Fundamentally, the Dean campaign equates Democratic support for the Iraq war with appeasement of President Bush. But the fight against Saddam Hussein falls within a hawkish liberal tradition that stretches through the Balkan wars, the Gulf war, and, indeed, the cold war itself. Lieberman is not the only candidate who stands in that tradition--Wesley Clark promoted it courageously in Kosovo, as did Richard Gephardt when he defied the polls to vote for $87 billion to rebuild Iraq. But Lieberman is its most steadfast advocate, not only in the current field but in the entire Democratic Party. In 1991, he broke with every other Northern Democrat in the Senate to support the Gulf war, then broke with George H.W. Bush when the former president allowed Saddam to slaughter tens of thousands of Iraqi Shia in the war's aftermath. In 1998, Lieberman joined with McCain to co-sponsor the Iraq Liberation Act, which committed the United States to regime change in Baghdad. And, in the 2000 campaign, when the younger Bush was still peddling neo-isolationism, it was Gore and Lieberman who insisted that the United States be prepared to use force to stop genocide and promote democracy.

yes, this is true. there is something very admirable about joe and his against-the-grain-of-his-party hawkishness in the foreign policy arena but there's also the super troubling fact that joe is pro-death penalty, way too pious for my tastes and lacks any sort of charisma whatsoever. if u could somehow meld his courage and integrity with the charm and progressiveness of john edwards then u might have an ideal candidate. but that's not gonna happen, obviously. not this time around. the democrats are fucked.


check out this masturbating monkey. in trying to explain bush's popularity, he comes up with this brilliant analysis:
The answer, I'm afraid, is the factor that dare not speak its name. It's the factor that no one talks about. The pollsters don't ask it, the media don't report it, the voters don't discuss it.

I, however, will blare out its name so that at last people can address the issue and perhaps adopt strategies to overcome it.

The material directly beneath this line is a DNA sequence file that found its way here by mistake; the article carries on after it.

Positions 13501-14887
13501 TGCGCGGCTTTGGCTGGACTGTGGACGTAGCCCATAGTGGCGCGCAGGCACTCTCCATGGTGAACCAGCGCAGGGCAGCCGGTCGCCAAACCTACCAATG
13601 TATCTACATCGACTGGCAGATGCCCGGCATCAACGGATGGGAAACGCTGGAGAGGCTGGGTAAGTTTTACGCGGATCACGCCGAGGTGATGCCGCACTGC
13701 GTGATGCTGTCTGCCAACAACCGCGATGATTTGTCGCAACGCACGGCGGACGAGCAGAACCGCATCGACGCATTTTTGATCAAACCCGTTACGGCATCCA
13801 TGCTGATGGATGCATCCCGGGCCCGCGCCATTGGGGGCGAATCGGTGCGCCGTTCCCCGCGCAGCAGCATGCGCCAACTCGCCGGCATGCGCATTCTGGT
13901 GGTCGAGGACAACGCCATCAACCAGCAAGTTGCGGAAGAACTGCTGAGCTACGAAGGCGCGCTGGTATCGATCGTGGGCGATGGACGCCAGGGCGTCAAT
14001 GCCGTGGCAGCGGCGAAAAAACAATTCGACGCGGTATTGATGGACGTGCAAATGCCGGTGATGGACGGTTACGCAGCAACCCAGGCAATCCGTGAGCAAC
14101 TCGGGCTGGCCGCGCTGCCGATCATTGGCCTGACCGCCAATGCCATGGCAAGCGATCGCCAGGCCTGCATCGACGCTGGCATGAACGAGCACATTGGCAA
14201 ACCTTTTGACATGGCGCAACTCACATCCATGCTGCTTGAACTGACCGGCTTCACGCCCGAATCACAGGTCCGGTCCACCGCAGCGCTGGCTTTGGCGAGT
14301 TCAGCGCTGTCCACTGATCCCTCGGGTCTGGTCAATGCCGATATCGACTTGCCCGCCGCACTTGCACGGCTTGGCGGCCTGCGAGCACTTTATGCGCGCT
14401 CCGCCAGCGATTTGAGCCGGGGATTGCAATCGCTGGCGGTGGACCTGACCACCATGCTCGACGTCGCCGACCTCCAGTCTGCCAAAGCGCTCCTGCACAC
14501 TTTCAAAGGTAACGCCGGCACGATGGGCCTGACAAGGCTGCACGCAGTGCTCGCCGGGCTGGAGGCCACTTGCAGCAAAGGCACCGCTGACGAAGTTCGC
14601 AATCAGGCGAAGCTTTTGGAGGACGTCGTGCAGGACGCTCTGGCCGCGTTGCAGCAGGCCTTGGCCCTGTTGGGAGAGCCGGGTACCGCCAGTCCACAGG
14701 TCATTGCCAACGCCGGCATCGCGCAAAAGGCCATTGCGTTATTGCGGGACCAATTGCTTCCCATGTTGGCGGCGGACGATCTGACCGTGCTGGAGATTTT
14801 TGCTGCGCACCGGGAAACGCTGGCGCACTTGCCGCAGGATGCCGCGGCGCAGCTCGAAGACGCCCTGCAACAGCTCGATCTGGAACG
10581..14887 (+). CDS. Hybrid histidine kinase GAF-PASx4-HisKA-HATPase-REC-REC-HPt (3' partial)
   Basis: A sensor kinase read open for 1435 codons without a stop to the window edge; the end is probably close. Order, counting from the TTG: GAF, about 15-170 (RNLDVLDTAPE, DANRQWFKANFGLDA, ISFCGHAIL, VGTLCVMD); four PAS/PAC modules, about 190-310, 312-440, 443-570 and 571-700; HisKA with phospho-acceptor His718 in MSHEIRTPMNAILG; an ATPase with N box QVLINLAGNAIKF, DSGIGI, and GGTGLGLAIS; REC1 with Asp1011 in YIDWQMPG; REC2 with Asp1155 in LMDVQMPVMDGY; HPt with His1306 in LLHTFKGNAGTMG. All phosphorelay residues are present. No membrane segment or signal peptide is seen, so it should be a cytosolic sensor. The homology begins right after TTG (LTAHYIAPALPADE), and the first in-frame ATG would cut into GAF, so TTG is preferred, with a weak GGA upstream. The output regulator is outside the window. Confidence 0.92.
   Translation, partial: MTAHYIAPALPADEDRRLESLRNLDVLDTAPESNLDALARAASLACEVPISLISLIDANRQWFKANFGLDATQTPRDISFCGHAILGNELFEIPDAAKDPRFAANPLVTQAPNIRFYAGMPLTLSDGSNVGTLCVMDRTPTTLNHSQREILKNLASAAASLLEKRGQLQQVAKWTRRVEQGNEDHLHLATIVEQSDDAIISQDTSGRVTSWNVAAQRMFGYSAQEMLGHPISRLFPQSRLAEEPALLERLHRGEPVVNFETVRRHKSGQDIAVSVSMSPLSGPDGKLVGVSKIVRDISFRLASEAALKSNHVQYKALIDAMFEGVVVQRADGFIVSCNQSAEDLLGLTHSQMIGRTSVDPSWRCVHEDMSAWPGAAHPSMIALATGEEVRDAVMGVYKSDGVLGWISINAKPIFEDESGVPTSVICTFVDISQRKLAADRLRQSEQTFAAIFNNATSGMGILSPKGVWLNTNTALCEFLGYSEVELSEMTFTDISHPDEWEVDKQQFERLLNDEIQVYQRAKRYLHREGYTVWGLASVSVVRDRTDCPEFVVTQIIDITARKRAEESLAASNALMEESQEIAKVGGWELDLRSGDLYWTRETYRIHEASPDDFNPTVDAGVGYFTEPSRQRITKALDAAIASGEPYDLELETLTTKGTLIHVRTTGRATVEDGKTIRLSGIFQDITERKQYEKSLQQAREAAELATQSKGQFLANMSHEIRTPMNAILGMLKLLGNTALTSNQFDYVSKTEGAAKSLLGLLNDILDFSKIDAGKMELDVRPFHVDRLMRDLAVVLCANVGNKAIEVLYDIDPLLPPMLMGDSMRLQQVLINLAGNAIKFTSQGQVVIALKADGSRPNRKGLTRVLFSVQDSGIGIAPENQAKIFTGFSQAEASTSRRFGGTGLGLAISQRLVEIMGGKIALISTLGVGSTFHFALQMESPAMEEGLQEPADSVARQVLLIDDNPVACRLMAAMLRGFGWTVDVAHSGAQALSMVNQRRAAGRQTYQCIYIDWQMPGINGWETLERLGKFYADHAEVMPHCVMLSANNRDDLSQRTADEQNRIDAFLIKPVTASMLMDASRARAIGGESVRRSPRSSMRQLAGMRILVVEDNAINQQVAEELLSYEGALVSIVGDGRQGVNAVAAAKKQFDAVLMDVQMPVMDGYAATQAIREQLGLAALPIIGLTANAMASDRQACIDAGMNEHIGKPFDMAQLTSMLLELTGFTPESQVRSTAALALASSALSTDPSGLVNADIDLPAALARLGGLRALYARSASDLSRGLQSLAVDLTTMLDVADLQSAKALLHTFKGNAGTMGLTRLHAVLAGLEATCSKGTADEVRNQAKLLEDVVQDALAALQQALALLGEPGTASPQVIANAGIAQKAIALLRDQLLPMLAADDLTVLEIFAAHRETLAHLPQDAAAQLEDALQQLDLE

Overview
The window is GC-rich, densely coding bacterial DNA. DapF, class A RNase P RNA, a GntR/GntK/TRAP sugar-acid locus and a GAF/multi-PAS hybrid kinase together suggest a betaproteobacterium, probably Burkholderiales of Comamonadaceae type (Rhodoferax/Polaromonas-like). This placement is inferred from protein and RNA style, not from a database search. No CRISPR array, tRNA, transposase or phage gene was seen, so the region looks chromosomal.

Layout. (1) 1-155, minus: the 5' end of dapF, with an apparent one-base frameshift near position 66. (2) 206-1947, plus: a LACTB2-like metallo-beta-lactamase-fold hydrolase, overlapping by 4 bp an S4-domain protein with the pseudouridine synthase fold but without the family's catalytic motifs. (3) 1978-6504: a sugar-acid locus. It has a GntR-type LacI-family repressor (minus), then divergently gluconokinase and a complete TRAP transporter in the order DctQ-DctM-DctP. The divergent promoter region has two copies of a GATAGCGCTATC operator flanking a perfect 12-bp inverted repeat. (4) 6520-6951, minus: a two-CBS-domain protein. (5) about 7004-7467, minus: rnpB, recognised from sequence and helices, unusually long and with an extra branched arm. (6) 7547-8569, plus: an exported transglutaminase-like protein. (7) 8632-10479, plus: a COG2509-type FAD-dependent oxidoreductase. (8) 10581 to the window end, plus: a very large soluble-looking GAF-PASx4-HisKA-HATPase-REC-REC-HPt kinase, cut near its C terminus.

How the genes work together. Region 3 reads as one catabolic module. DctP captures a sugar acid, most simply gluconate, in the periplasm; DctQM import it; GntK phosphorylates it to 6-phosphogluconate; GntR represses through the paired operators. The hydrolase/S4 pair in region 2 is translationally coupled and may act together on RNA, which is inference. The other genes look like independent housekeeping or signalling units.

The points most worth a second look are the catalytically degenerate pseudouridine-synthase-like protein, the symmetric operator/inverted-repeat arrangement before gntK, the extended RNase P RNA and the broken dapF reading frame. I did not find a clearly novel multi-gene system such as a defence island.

It's the "Stupid factor," the S factor: Some people -- sometimes through no fault of their own -- are just not very bright.

It's not merely that some people are insufficiently intelligent to grasp the nuances of foreign policy, of constitutional law, of macroeconomics or of the variegated interplay of humans and the environment. These aren't the people I'm referring to. The people I'm referring to cannot understand the phenomenon of cause and effect. They're perplexed by issues comprising more than two sides. They don't have the wherewithal to expand the sources of their information. And above all -- far above all -- they don't think.
see, it's this sort of elitist, self-satisfied drivel that has alienated most of the decent, truly egalitarian and intellectual liberals from the american democratic party. the democratic party is hemorrhaging integrity and intellectual vitality primarily because of the attitudes of fucktards like this who, rather than own up to his astonishing deficits and the flaws of the political group he belongs to, would rather spew sour grapes. the democrats have steadily been getting their asses kicked for 40 years now and have taken a major whooping lately, to boot, and are in no position to criticize the intelligence of bush supporters. but i am in a position to point out the gaping inanities of a group of people who, less than a year ago, either wanted to appease saddam or just ignore what he was doing, after fretting over us going after the taliban in afghanistan; a pathetic group that includes the pompous blusterings of michael moore and jeanine garafolo, noam chomsky and his legion of lobotomized followers. it's the same mindset that fawned over stalin and mao tse tung and their murderous, monumentally blundering regimes and, i have no doubt, which will continue to celebrate vile philosophies as long as they have sufficient support in the debased and vacuous halls of american academia and the selfloathing, guilt-ridden neurotics who viscerally hate the freedom, and the power, that america stands for. sorry, mr. starkman, the retard contingent is safely enmeshed in your camp. it says that u were writing a guest column for the seattle post-intelligencer. u need to go back to sucking your mother's dick. u're a fucking joke.

molto grazie to eye on the left for the link.

2004...holy fucking shit

things are good. we were right all along, weren't we fellow pragmatists and true liberals? afghanistan, iraq, the economy and oh-so-much more. the bush doctrine trumps all others several times over. the neurotic chattering of the pseudolibs, poseurs and frauds, the cowards and the deniers, the nihilists and self-flagellators, the school of resentment and the school of do-nothings have seemed to recede to mere whimperings; with the occasional hoarse cackle reaching the ear. it's like 4 degrees outside but i'm feeling rather toasty right now. things are fucking great...